Joe Arpaio: New Hampshire Couple and MCSO Deputy Each Murdered by "UFO-ologist" Drew Ryan Maras
Maricopa County Sheriff Joe Arpaio announced this morning that the murder of MCSO Deputy William Coleman was committed by the same man who murdered a New Hampshire couple near Sedona last week.
The sheriff says the same weapon -- an AR-15 assault rifle firing "military-grade, green-tip" ammunition -- was used in each of the murders.
"We believed from the outset, these killings were somehow likely connected," Arpaio says.
What prompted the suspect, 30-year-old Drew Ryan Maras -- who was killed in a shootout with Arpaio's deputies -- to randomly kill the couple near Sedona remains unclear.
"If you look at his Facebook, he has somewhat of a strange philosophy," Arpaio explains.
Maras is a conspiracy theorist with a bizarre obsession with UFOs and the apocalypse -- which, if you believe the Mayan calender, is scheduled to happen this year.
As we reported yesterday, Maras wrote a book titled Open Your Eyes: To 2012 and Beyond about the predicted "end of days." He also apparently thinks NASA has a secret base on the dark side of the moon.
In 2010, Maras, a former marine, said the following during an interview with an Internet radio program:
"There is a very good reason why UFO and UFO activity has spiked in recent years. It's because Mother Earth herself is in trouble. She is about to have a temper tantrum. Something has stirred the hive and that something is the once-every-25,800-year great galactic alignment set to commence on December 21, 2012, otherwise known as the end of time as we know it."
Arpaio says he's spoken with Maras' father, who lives in Illinois and hasn't spoken with his son in "quite a while." According to Arpaio, Maras' father apologized to the sheriff for the loss of Coleman. He also explained that his son had been using his van to drive across the country for the past 18 months.
Arpaio says the goal now is to try and figure out where Maras has been and try to determine whether he's responsible for any other similar murders.
Deputy Coleman, 50, was fatally shot when he and other deputies responded to a burglary call at a medical center in Anthem about 4 a.m. Sunday
When Coleman and the other deputies approached a van in the parking lot, Maras was seen sleeping in the vehicle with his dog (authorities suspect Maras has been living in the van). When Coleman tapped on the window, Maras woke up, opened the van's sliding door, and started shooting at deputies, killing Coleman, a 20-year veteran with the MCSO and father of four children.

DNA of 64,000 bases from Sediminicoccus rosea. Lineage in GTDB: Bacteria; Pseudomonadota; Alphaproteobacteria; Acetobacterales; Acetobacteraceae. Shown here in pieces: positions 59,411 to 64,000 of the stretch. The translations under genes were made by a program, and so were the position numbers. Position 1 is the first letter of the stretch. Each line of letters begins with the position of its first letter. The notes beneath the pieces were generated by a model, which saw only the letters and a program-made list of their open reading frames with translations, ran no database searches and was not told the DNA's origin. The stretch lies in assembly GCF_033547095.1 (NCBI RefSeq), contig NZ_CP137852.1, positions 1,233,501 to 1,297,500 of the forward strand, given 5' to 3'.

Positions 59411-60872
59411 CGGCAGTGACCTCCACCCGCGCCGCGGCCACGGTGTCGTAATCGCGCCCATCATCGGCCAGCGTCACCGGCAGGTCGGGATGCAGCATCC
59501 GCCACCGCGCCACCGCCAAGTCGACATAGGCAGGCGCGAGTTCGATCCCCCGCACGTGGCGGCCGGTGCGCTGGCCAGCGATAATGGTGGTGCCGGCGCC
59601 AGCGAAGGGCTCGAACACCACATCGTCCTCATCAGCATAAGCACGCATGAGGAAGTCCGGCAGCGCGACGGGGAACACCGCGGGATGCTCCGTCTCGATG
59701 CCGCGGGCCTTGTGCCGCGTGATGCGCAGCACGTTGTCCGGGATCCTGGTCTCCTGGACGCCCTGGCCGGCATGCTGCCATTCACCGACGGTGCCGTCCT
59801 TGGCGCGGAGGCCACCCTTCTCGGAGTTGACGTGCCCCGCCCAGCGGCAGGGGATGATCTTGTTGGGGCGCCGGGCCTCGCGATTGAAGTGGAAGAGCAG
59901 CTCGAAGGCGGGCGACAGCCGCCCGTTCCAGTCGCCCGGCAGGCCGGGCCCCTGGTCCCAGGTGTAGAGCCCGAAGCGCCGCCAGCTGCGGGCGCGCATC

During the shootout, Maras managed to fire 29 rounds before he was fatally wounded by one of the 41 rounds fired by the deputies.
The kicker: Arpaio says detectives don't suspect Maras had anything to do with the burglary of the medical facility -- he was just parked in the wrong parking lot at the wrong time.
The couple from New Hampshire, James Johnson and Carol Raynsford, were found shot to death in their car as it was parked in a remote section of Arizona State Route 89-A.
Yavapai County Sheriff Scott Mascher, who also was at this morning's press conference, says it appears Maras picked the couple at random -- he approached their vehicle and just started shooting.
It's unclear where Maras got the weapon used in the shootings -- whether it was related to "Fast and Furious," the Department of Justice's botched gun-trafficking sting, was even brought up. Arpaio, however, says there's nothing at this point to link the gun to the bungled sting.
We also asked a sheriff's spokesman if detectives have looked into whether the gun is the same AR-15 stolen out of the car of an off-duty Tempe police officer last week. He says it's been discussed, but there's nothing at this point to suggest it's the same gun.
Funeral services for Deputy Coleman will be held on Friday at 10 a.m. at the North Phoenix Baptist Church. A public visitation also will be held at the church Thursday from 6-8 p.m.
Get the This Week's Top Stories Newsletter
Every week we collect the latest news, music and arts stories — along with film and food reviews and the best things to do this week — so that you’ll never miss Phoenix New Times' biggest stories.
- Inmates Accuse Arizona of Experimenting with Lethal-Injection Drugs
- 10 Things Arizonans Hate About Snowbirds
- Scottsdale Couple Are Pioneers in Tiny-Home Movement in Arizona